5. Evaluación de ácidos siálico y gangliósidos en leche y preparados infantiles


    Lacomba Perales, Ramón


    La leche materna es el alimento idóneo para satisfacer las necesidades del lactante, durante las primeras etapas de la vida. No obstante, en algunas situaciones se recurre a la alimentación con preparados infantiles, cuya composición en macronutrientes y oligoelementos esenciales (vitaminas y minerales) tiende a ser semejante a la de la leche humana. El ácido siálico y los gangliósidos son componentes bioactivos, presentes en leche que desempeñan un papel fundamental en distintos procesos ...

  6. Gang de jeunes et groupes armés dans la Région Métropolitaine de Belo Horizonte, Minas Gerais, Brésil


    Zilli, Luis Felipe; Beato,Cláudio


    Cet article prend pour objet les recherches sociologiques traitant de l’implication de jeunes dans des dynamiques de violence et de criminalité des quartiers pauvres et des banlieues de grands centres urbains. Il présente les principaux résultats d’une recherche empirique sur les gangs de jeunes et les groupes armés qui opèrent dans les favelas de la région de Belo Horizonte (RMBH), capitale de l’État de Minas Gerais, au Brésil. Du point de vue théorique, nous adoptons ici le postulat qu’au B...

  7. Single Molecule Nanoelectrochemistry in Electrical Junctions. (United States)

    Nichols, Richard J; Higgins, Simon J


    It is now possible to reliably measure single molecule conductance in a wide variety of environments including organic liquids, ultrahigh vacuum, water, ionic liquids, and electrolytes. The most commonly used methods deploy scanning probe microscopes, mechanically formed break junctions, or lithographically formed nanogap contacts. Molecules are generally captured between a pair of facing electrodes, and the junction current response is measured as a function of bias voltage. Gating electrodes can also be added so that the electrostatic potential at the molecular bridge can be independently controlled by this third noncontacting electrode. This can also be achieved in an electrolytic environment using a four-electrode bipotentiostatic configuration, which allows independent electrode potential control of the two contacting electrodes. This is commonly realized using an electrochemical STM and enables single molecule electrical characterization as a function of electrode potential and redox state of the molecular bridge. This has emerged as a powerful tool in modern interfacial electrochemistry and nanoelectrochemistry for studying charge transport across single molecules as a function of electrode potential and the electrolytic environments. Such measurements are possible in electrolytes ranging from aqueous buffers to nonaqueous ionic liquids. In this Account, we illustrate a number of examples of single molecule electrical measurements under electrode potential control use a scanning tunneling microscope (STM) and demonstrate how these can help in the understanding of charge transport in single molecule junctions. Examples showing charge transport following phase coherent tunneling to incoherent charge hopping across redox active molecular bridges are shown. In the case of bipyridinium (or viologen) molecular wires, it is shown how electrochemical reduction leads to an increase of the single molecule conductance, which is controlled by the liquid electrochemical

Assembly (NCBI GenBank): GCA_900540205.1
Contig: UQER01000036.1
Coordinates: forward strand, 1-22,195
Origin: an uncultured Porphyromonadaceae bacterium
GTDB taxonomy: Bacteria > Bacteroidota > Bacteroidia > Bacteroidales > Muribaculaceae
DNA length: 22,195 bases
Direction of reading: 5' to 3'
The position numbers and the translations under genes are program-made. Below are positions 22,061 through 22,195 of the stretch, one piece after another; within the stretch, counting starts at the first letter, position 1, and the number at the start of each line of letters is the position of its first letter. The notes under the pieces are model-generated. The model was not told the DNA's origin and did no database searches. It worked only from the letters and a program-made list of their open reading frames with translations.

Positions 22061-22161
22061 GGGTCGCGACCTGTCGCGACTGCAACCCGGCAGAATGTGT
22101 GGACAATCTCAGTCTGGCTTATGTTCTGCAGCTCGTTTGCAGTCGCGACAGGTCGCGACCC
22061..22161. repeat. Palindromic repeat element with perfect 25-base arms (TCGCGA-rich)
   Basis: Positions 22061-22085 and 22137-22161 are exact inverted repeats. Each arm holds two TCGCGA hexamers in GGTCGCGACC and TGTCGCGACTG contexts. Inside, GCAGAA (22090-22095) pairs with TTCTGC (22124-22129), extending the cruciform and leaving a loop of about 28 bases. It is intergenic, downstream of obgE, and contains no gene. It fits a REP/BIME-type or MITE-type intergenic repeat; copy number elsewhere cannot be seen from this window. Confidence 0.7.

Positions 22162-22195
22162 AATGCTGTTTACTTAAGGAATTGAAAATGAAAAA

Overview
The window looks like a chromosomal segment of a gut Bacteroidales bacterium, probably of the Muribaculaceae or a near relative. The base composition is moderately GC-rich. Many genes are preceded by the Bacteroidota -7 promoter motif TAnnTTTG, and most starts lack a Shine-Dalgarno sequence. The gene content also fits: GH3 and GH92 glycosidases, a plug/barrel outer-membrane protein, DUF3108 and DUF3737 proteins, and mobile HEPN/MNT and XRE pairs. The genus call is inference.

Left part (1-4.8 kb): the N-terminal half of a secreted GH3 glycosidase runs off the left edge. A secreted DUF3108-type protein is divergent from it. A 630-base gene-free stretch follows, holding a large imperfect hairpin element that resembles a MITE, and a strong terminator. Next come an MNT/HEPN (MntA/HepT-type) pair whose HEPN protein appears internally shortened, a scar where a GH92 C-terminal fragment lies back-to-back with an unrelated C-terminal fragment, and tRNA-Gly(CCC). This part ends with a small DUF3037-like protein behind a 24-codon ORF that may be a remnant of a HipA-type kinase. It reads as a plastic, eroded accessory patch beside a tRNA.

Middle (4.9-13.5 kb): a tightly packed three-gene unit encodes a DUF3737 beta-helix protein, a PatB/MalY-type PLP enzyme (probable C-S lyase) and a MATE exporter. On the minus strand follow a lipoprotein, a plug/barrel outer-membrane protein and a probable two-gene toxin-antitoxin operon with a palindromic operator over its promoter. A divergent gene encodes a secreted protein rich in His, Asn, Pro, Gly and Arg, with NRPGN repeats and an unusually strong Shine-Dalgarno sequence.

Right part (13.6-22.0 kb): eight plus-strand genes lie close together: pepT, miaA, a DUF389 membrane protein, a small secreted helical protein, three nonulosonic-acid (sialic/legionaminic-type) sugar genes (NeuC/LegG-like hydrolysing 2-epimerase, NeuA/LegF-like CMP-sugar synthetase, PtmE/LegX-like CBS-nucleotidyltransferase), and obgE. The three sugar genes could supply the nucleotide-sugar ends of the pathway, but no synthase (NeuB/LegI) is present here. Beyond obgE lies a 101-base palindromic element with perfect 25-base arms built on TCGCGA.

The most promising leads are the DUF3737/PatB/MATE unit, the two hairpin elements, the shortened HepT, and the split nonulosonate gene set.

8. Immersed boundary simulation of flow through arterial junctions

    Indian Academy of Sciences (India)

    Dwaipayan Sarkar

    Simulations are further carried out for pulsated flows and effects of blockages near the junctions (due to stenosis or atherosclerosis). Instabilities in the flow structures near the junction and the resulting changes in the downstream pulsation frequency were observed. These changes account for the physiological heart defects ...

  9. Internal resonances in periodically modulated long Josephson junctions

    DEFF Research Database (Denmark)

    Larsen, Britt Hvolbæk; Mygind, Jesper; Ustinov, Alexey V.


    Fiske modes in the sub-junctions formed between the inhomogeneities. The voltage positions of the resonant steps oscillate as function of the applied magnetic field with a period corresponding to the inclusion of one magnetic flux quantum, Φ0=h/2e, per sub-junction. A qualitative explanation that takes...

  10. Conditions for synchronization in Josephson-junction arrays

    Energy Technology Data Exchange (ETDEWEB)

    Chernikov, A.A.; Schmidt, G. [Stevens Institute of Technology, Hoboken, NJ (United States)


    An effective perturbation theoretical method has been developed to study the dynamics of Josephson Junction series arrays. It is shown that the inclusion of Junction capacitances, often ignored, has a significant impact on synchronization. Comparison of analytic with computational results over a wide range of parameters shows excellent agreement.

  11. Processing of Superconductor-Normal-Superconductor Josephson Edge Junctions (United States)

    Kleinsasser, A. W.; Barner, J. B.